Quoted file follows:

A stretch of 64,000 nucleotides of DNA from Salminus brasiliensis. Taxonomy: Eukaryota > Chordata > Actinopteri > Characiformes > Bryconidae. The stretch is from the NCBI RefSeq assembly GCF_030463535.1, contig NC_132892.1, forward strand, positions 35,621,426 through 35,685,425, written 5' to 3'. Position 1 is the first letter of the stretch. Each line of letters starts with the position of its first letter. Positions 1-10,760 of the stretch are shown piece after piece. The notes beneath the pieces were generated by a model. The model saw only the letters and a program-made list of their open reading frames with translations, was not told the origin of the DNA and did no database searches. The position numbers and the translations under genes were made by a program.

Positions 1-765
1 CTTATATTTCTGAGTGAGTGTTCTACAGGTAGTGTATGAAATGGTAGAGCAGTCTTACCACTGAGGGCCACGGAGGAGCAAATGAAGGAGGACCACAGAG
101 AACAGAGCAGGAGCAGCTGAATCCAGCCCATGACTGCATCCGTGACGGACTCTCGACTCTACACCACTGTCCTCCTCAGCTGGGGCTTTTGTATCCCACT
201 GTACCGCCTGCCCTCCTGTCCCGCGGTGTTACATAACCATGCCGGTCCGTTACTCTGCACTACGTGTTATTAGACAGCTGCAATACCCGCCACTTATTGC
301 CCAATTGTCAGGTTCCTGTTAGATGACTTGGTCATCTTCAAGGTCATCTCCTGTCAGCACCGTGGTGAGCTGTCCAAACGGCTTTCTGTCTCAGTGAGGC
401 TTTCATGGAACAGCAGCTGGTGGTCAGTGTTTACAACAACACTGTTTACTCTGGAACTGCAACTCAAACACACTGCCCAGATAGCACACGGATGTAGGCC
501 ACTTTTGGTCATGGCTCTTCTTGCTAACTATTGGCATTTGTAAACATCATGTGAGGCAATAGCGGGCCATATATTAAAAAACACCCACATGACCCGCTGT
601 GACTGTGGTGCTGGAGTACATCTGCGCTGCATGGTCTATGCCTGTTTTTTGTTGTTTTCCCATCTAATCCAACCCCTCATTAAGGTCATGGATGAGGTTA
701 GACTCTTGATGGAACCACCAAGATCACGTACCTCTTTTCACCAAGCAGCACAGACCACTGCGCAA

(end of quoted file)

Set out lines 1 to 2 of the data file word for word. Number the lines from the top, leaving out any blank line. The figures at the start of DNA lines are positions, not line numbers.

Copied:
A stretch of 64,000 nucleotides of DNA from Salminus brasiliensis. Taxonomy: Eukaryota > Chordata > Actinopteri > Characiformes > Bryconidae. The stretch is from the NCBI RefSeq assembly GCF_030463535.1, contig NC_132892.1, forward strand, positions 35,621,426 through 35,685,425, written 5' to 3'. Position 1 is the first letter of the stretch. Each line of letters starts with the position of its first letter. Positions 1-10,760 of the stretch are shown piece after piece. The notes beneath the pieces were generated by a model. The model saw only the letters and a program-made list of their open reading frames with translations, was not told the origin of the DNA and did no database searches. The position numbers and the translations under genes were made by a program.

Positions 1-765